I think most would agree that peanuts are a food that are fairly high on the allergen list.
I grew up eating peanut butter. I’m a little embarrassed to admit that, but my mother had a child almost every year, producing eight children in ten years. Peanut butter was quick, easy, satisfying and most of the children ate it without argument.
Many children today have full blown peanut allergies and those statistics continue to grow rapidly.
I often have these “what’s wrong with our food today” conversations with my father because it usually engenders lengthy “battles of scientific study” that are fun and mentally stimulating.
One of my continued arguments with my father, who was a PhD analytical chemist in food science for his entire carreer with the United States Army, is that if we would just embrace ancient sprouting techniques, we wouldn’t have most of the legume and grain reactions that we do today.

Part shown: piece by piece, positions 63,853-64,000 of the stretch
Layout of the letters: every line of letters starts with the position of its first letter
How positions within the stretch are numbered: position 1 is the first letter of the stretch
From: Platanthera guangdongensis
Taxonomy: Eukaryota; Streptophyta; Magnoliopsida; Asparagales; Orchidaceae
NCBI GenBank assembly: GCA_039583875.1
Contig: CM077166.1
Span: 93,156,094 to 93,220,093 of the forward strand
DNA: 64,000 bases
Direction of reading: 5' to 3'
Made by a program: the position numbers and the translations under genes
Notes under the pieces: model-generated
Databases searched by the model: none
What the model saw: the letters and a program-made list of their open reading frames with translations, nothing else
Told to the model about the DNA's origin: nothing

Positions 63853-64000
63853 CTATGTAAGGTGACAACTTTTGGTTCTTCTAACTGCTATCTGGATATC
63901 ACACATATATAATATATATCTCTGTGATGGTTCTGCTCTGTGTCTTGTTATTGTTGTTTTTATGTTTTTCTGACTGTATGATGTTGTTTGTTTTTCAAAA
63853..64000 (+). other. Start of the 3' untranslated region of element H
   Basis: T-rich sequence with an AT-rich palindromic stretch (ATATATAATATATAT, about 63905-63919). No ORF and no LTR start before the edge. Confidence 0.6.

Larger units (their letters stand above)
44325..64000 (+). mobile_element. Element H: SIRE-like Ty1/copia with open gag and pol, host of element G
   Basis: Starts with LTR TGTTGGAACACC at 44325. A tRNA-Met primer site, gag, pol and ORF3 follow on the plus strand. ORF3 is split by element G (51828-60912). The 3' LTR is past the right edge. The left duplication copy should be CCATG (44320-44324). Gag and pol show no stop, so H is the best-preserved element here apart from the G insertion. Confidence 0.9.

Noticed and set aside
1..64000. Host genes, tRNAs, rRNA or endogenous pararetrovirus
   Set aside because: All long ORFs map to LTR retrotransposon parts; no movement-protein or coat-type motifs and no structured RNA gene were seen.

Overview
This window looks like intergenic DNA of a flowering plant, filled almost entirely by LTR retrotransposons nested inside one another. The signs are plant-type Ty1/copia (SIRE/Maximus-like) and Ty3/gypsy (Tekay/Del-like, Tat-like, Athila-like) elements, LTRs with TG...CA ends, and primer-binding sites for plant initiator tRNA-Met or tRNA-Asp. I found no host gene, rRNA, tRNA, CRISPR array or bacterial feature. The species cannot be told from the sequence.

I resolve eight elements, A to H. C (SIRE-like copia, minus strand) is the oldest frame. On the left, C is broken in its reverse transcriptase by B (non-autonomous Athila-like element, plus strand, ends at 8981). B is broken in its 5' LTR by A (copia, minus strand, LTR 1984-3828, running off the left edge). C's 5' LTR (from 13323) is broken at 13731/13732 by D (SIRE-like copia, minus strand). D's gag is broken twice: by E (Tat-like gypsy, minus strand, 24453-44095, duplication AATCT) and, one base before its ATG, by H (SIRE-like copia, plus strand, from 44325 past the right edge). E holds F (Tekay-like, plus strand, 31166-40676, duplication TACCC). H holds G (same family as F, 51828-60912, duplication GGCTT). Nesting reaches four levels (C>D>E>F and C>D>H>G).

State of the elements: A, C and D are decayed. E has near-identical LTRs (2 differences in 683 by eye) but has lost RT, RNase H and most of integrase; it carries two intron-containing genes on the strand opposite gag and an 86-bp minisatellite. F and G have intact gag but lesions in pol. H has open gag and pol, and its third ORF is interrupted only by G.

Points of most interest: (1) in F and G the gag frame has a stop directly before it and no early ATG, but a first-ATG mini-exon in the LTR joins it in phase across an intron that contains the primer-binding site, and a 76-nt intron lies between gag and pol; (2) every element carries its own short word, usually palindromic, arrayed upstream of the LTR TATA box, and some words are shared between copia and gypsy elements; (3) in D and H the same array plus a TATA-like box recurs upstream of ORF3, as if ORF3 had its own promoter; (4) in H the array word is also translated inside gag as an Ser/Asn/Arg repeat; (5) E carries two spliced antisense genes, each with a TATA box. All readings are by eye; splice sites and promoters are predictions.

Well, I was mildly vindicated by an unlikely source.
My father purposefully walked into my kitchen several weeks ago and plopped his copy of Food Technology onto my kitchen table. It was open on page twelve and he points his finger at the article without saying a word.
“Germination Decreases Allergenicity of Peanuts” is the title of a 100 word article with a link to the research. The abstract was published ahead of print, but it is available in full text print online.
I didn’t know what to do. I could do my victory dance, or ask the question that most of us in the natural products industry ask which is, I wonder why the sudden interest in this ancient food technology? Is it because peanut sales are down? Is it because the peanut industry is truly concerned about the probable allergenicity of this legume?
We may never know for sure what has inspired the scientific inquiry, but I was content to see the early possibility of confirmation regading sprouting making this food safer to consume, especially since it is linked with some of my most pleasurable childhood memories.
You can click on this title to read the abstract in PubMed.
Beneficial Influence of Short-Term Germination on Decreasing Allergenicity of Peanut Proteins.